Yet it is clear that these two downturns differed not only in severity but also in the consequences they had for inequality in the United States.
Though the Depression was bigger and longer than the Great Recession, the decades following the Great Depression substantially reduced the wealth of the rich and improved the economic security of many workers. In contrast, the Great Recession exacerbated both income and wealth inequality.
Some scholars have attributed this phenomenon to a weakened labour movement, fewer worker protections and a radicalised political right wing.
In our view, this account misses the dominance of Wall Street and the financial sector and overlooks its fundamental role in generating economic disparities.
We are experts in income inequality, and our new book, “Divested: Inequality in the Age of Finance,” argues that inequality from the Recession has a lot to do with how the government designed its response.
Reforms during the Great Depression restructured the financial system by restricting banks from risky investment, Wall Street from gambling with household savings and lenders from charging high or unpredictable interests.
The New Deal, a series of government programs created after the Great Depression, took a bottom-up approach and brought governmental resources directly to unemployed workers.
On the other hand, the regulatory policies since the financial crisis that began in 2008 were largely designed to restore a financial order that, for decades, has been channeling resources from the rest of the economy to the top.
In other words, the recent recovery was largely focused on finance. Governmental stimuli, particularly a mass injection of credit, first went to banks and large corporations, in the hope that the credit eventually would trickle down to families in need.
The conventional wisdom was that banks knew how to put the credit into best use. And so, to stimulate economic growth, the Federal Reserve increased the supply of money to banks by purchasing treasury and mortgage-backed securities.
But the stimulus didn’t work the way the government intended. The banks prioritized their own interests over those of the public. Instead of lending the money out to homebuyers and small businesses at historically low interest rates, they deposited the funds and waited for interest rates to rise.
Similarly, corporations did not use the easy credit to increase wages or create jobs. Rather, they borrowed to buy their own stock and channeled earnings to top executives and shareholders.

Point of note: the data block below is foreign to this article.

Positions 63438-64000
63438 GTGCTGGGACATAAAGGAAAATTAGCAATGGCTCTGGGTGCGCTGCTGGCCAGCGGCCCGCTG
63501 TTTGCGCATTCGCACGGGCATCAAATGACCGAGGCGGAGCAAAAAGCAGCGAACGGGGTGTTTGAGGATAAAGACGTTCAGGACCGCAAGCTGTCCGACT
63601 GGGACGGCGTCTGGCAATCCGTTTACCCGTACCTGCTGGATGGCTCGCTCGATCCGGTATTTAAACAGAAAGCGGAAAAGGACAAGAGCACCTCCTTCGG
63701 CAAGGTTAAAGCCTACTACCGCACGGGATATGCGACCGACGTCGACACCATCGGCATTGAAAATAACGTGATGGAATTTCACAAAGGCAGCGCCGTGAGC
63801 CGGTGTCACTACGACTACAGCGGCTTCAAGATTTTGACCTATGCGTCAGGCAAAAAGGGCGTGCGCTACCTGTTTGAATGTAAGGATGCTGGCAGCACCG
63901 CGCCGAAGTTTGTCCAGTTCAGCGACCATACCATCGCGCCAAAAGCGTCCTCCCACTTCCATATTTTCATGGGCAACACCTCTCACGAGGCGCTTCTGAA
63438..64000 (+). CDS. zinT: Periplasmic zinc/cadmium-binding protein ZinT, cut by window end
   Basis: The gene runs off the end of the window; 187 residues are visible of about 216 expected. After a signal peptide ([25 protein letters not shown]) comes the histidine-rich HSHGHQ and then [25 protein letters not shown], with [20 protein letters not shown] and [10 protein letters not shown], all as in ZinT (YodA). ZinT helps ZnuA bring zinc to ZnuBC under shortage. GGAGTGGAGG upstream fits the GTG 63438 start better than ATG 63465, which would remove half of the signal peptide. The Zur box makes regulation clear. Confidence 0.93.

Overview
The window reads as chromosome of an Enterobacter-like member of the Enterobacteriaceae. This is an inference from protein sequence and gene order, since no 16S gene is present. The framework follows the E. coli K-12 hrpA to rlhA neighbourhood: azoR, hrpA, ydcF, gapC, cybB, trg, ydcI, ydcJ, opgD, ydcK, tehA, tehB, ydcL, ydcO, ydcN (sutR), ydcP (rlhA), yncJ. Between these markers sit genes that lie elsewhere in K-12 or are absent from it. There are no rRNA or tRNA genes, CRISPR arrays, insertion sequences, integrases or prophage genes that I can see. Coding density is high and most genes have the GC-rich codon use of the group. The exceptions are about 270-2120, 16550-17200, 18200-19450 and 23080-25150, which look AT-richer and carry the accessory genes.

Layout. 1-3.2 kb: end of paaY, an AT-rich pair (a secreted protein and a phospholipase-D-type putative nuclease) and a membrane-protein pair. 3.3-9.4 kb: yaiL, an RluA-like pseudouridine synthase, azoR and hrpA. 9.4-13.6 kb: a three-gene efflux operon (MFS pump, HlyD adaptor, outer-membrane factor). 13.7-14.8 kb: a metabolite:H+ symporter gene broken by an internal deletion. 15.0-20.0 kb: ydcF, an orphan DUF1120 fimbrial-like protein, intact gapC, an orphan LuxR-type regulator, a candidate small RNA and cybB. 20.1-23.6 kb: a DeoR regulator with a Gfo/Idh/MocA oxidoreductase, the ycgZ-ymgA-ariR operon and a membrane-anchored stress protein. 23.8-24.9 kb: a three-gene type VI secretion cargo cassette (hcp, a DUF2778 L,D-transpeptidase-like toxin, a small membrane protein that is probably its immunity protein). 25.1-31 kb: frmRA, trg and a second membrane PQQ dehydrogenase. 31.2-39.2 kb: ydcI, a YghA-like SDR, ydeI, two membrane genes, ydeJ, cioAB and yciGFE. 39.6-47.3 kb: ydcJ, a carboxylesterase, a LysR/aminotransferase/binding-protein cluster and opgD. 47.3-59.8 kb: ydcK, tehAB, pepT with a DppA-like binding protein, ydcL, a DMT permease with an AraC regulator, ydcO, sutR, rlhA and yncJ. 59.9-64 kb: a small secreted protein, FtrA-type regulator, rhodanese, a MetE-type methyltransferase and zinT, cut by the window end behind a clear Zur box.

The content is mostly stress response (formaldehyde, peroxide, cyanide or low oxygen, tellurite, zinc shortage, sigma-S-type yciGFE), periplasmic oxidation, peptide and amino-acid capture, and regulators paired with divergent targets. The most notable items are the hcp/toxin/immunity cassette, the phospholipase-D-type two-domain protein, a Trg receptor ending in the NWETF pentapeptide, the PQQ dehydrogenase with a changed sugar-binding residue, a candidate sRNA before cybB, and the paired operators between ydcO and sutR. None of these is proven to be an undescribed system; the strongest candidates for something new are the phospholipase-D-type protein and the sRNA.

As a result, the “banks and corporations first” principle created a highly unequal recovery.
Who lost in 2009?
The financial crisis wiped out almost three-quarters of financial sector profits, but the sector had fully recovered by mid-2009, as we covered in our book.
Its profits continued to grow in the following years. By 2017, the sector made 80% more than before the financial crisis. Profit growth was much slower in the nonfinancial sector.
Companies outside of the financial sector were more profitable because they had fewer employees and lower wage costs. Payroll expenses dropped 4% during the recession and remained low during the recovery.
The stock market fully recovered from the crisis in 2013, a year when the unemployment rate was as high as 8% and the single-family mortgage delinquency still hovered above 10%.
Median household wealth, in the meantime, had yet to recoup from the nosedive during the Great Recession.
The racial wealth gap only widened, as well. While the median household wealth of all households dropped around 25% after the burst of real estate bubble, white households recovered at a much faster pace.
By 2016, black households had about 30% less wealth than before the crash, compared to 14% for white families.
As the government debates a stimulus package, officials can either decide to continue the “trickle-down” approach to first protect banks, corporations and their investors with monetary stimuli.
Or, they can learn from the New Deal and bring governmental support directly to the most fragile communities and families.
Ken-Hou Lin, Associate Professor of Sociology, University of Texas at Austin and Megan Neely, Postdoctoral Researcher, Stanford University